What Phoenix-area schools are doing to fill 400+ teacher vacancies
PHOENIX (3TV/CBS 5) — The school year is starting amid an ongoing teacher shortage. Just how bad is it? Arizona’s Family Investigates reached out to all 58 school districts in Maricopa County. Only 24 of them responded. Of those that responded, there were a total of 404 teacher vacancies. “It is a challenge to fill rooms, especially with qualified teachers,” Matthew Camacho with the Fowler Elementary School District said.
Each year, Camacho, the district’s HR director, said it gets worse. When asked if the district is in crisis, he had a simple response. “I would say yes,” Camacho said.
While 404 teacher openings across Maricopa County may sound like a lot, many districts stressed it’s an improvement over last year. The Fowler Elementary School District has 250 teachers and five unfilled positions. Camacho said it’s a big void. “The teachers that we have to emergency certify that come in don’t necessarily have that formal educationally program training,” he explained.
To help fill classrooms, the state allows those with college degrees but no background in education to work in schools under what’s called emergency teaching certificates. The Arizona School Personnel Administrators Association tracks teacher vacancies. They’ll have officials statewide counts in October. Their executive director, Dr. Barbara Goodwin, said she’s been talking to districts and has heard teacher retention for many of them has been better. Arizona’s Family Investigates asked her if emergency teaching certificates are being used more this year than in years past. “Yes, it is being used more,” she responded.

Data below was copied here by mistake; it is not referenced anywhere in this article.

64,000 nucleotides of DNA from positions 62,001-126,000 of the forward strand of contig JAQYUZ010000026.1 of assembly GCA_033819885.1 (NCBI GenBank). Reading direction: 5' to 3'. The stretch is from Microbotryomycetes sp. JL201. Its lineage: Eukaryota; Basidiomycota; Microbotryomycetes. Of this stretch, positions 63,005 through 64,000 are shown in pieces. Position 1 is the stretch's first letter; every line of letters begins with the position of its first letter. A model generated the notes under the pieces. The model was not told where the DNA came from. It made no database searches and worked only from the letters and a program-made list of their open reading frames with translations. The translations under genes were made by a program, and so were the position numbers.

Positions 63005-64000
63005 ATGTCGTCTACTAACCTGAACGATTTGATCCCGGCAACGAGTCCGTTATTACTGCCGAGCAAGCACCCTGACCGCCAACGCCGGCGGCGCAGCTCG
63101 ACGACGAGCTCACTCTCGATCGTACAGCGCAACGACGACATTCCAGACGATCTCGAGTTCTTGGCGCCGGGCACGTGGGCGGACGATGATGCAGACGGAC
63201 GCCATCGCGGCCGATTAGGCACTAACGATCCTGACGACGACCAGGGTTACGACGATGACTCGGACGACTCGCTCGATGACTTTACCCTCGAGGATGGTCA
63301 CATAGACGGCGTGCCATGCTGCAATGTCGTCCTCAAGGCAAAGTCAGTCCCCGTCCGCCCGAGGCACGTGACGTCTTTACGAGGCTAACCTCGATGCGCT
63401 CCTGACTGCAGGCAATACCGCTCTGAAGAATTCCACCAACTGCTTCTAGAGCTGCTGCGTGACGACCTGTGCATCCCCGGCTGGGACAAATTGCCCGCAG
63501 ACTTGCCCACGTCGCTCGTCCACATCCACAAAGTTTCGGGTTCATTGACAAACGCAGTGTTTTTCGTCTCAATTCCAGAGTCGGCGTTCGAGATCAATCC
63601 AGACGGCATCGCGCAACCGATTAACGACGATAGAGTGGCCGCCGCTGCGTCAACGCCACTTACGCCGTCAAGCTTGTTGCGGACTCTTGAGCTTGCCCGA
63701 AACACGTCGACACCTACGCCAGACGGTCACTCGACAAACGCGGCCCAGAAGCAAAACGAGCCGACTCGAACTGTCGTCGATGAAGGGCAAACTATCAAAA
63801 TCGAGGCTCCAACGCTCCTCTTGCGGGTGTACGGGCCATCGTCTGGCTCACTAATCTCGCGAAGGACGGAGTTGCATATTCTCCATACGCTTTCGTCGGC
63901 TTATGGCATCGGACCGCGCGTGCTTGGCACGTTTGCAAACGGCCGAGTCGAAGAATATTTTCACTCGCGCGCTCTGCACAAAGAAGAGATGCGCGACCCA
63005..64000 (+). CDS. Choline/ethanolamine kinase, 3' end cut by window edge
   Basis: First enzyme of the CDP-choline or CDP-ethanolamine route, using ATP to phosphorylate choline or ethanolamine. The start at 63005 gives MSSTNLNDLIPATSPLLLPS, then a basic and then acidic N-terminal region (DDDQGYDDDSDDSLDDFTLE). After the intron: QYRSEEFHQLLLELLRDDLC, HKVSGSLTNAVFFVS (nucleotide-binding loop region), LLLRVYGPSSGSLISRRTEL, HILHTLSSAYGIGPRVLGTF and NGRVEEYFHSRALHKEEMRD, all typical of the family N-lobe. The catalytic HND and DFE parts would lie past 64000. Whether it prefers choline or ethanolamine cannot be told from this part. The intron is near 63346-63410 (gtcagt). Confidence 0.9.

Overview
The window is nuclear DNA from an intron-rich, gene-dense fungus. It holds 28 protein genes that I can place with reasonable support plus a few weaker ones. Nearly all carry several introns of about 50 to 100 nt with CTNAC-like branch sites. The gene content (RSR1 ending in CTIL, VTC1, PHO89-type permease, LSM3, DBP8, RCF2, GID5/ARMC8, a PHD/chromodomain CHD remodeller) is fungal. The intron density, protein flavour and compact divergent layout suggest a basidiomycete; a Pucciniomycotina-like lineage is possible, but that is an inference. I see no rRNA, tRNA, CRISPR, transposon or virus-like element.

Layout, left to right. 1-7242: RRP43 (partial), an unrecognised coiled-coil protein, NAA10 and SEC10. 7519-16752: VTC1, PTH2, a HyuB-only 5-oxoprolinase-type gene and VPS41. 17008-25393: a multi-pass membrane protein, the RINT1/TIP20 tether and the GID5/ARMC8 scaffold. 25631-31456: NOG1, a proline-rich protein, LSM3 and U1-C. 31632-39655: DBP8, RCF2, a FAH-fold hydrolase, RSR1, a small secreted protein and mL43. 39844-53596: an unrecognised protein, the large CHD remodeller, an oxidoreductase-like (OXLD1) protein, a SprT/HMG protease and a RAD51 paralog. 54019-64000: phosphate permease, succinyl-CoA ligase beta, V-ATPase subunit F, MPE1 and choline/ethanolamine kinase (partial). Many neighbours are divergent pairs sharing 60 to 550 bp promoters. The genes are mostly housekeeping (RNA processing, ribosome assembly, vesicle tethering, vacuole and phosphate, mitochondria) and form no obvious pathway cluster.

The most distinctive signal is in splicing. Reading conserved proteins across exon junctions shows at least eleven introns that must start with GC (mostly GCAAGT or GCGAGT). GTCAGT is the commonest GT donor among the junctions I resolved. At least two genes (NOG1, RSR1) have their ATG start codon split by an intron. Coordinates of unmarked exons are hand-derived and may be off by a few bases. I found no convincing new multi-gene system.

The Tolleson Union High School District finds itself in a better position. They have close to 700 teachers and only five openings. Their starting salary is $20,000 more than Fowler’s. Still, they, too, use emergency certification. “We keep them on emergency certification temporarily until they can become fully certified,” Juan Ceja, the assistant superintendent of HR at Tolleson Union, said.
He explained about a dozen of their teachers are working under it. “I worry the long-term sustainability in our school district to continue to retain and recruit teachers because, eventually, the pool is going to dry out,” Ceja said.
Districts have also hired those pursuing teaching careers while still in college. Goodwin defended that change, saying they’ve taken classes on child development and teaching. She explained that they’re often better positioned than those receiving emergency certification.
See a spelling or grammatical error in our story? Please click here to report it.
Do you have a photo or video of a breaking news story? Send it to us here with a brief description.
Do you have a story you want us to investigate? Tell us about it by contacting us.
Copyright 2023 KTVK/KPHO. All rights reserved.